The Hoover Dam Bridge

Mike O'Callaghan-Pat Tillman Memorial Bridge

Hoover dam from walkway on bridge

The Hoover Dam is an awesome engineering feat. It took five years to complete and was built using three and one-quarter million cubic yards of concrete. That's enough concrete to pave a 16 foot wide road from New York to San Francisco, CA. Since the bypass bridge was finished in October 2010, the Hoover Dam has become even more amazing.

Hoover Dam Bridge's graceful concrete arch.

The graceful, concrete arch is designed to support the bridge. Its curved shape spans the gap of Black Canyon. The bridge connects Arizona and Nevada, and creates a faster route across the river. It's open to traffic, and has a sidewalk as part of the pedestrian and visitor amenities, which include a parking lot, trail, and interpretive plaza.

Lake Mead and Hoover Dam Video

Bridge during construction on 11/23/09

When under construction, the bridge was referred to as the Hoover Dam Bypass Project. It is now named the Mike O'Callaghan-Pat Tillman Memorial Bridge. O’Callaghan was a former governor of Nevada and former executive editor of the Las Vegas Sun. Tillman was a professional football player for the Arizona Cardinals who joined the Army in 2002 and was killed in Afghanistan in 2004. The Hoover Bridge bypass re-routes U.S. 93 traffic 1,700 feet downstream from the dam. It's suspended by a 1,060 foot, twin-rib concrete arch, the largest of its kind in North America, and is 1,900 feet long. The bridge is 890 feet above the Colorado River.

Hoover Dam with the new bridge behind it.

The bridge consists of four lanes and alleviates a number of problems associated with the old U.S. 93 that passed over the Hoover Dam itself. The narrow, winding two-lane road could no longer handle the 14,000 cars that passed over the dam daily causing congestion. The design of the road was dangerous with two hairpin turns, blind curves and pedestrian traffic. There were also vehicle restrictions on the Hoover Dam and loaded trucks and buses with luggage couldn't pass over it. Since 9/11 trucks and other unauthorized vehicles had to go through Laughlin, NV to cross over the Colorado River. Other vehicles were subject to inspection due to increased security. The new bridge speeds up travel across the Colorado River and provides a much safer route.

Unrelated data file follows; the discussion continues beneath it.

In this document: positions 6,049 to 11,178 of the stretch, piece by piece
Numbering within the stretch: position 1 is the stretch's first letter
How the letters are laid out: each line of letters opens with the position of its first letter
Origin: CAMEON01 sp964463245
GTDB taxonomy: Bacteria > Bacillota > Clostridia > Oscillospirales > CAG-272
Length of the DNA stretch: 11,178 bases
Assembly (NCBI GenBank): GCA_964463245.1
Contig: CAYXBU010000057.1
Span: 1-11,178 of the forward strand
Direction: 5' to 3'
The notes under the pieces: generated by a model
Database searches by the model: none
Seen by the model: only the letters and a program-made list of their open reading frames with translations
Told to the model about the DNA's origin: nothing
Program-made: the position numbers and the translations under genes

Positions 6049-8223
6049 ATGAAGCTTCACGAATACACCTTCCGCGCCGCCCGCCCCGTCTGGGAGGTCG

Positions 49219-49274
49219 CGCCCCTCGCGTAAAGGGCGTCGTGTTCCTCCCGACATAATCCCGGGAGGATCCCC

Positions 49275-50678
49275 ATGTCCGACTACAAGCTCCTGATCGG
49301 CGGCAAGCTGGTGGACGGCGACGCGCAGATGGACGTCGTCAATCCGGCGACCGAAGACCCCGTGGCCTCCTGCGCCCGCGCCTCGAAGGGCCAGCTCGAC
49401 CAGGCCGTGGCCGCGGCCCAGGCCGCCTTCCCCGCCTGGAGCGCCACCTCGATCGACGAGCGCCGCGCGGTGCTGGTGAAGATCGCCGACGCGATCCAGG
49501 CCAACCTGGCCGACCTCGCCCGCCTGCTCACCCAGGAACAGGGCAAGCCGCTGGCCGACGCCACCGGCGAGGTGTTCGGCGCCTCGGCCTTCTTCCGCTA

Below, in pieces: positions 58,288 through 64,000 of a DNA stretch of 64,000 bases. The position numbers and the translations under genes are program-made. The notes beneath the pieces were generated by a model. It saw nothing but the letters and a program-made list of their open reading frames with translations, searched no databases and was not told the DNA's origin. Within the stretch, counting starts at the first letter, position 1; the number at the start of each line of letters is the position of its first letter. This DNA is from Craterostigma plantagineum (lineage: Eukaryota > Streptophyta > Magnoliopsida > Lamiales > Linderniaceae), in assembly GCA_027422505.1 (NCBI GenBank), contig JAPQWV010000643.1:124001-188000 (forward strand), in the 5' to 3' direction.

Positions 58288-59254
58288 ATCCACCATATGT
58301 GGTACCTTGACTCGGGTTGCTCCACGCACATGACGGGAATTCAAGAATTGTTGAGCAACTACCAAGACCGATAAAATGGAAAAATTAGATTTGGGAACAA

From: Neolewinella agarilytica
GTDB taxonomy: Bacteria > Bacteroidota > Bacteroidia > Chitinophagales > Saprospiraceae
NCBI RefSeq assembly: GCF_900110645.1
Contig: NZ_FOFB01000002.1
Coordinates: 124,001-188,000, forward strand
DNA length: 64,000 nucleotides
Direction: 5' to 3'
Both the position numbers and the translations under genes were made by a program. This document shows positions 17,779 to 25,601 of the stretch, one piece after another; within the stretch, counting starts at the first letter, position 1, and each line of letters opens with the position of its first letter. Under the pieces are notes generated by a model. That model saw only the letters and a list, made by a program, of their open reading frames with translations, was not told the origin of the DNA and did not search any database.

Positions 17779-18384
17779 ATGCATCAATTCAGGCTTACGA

View taken from the air in summer of 2009.

The bridge portion is only one part of the large project. The approaches to the bridge on both sides have required a lot of money to build and some creative engineering. On the Arizona approach, a 900-foot bridge had to be built due to the terrain crossed, adding $21.5 million in costs to the project. On the Nevada side there were six new bridges built at a cost of $30 million. There is also nearby parking, and a pedestrian walkway on the bridge that provides spectacular views of the dam from a new perspective.

The walkway along the bridge can be windy, but gives a good view of the dam.

The total estimated project cost was $240 million. It was funded by the federal government ($100 million); by Arizona and Nevada, who each spent $20 million; and the balance will be paid for by bonds. The project was expedited after the tragic 9/11 terrorist attack. Security on the dam became a big issue; this prompted the project's start sooner than originally intended.

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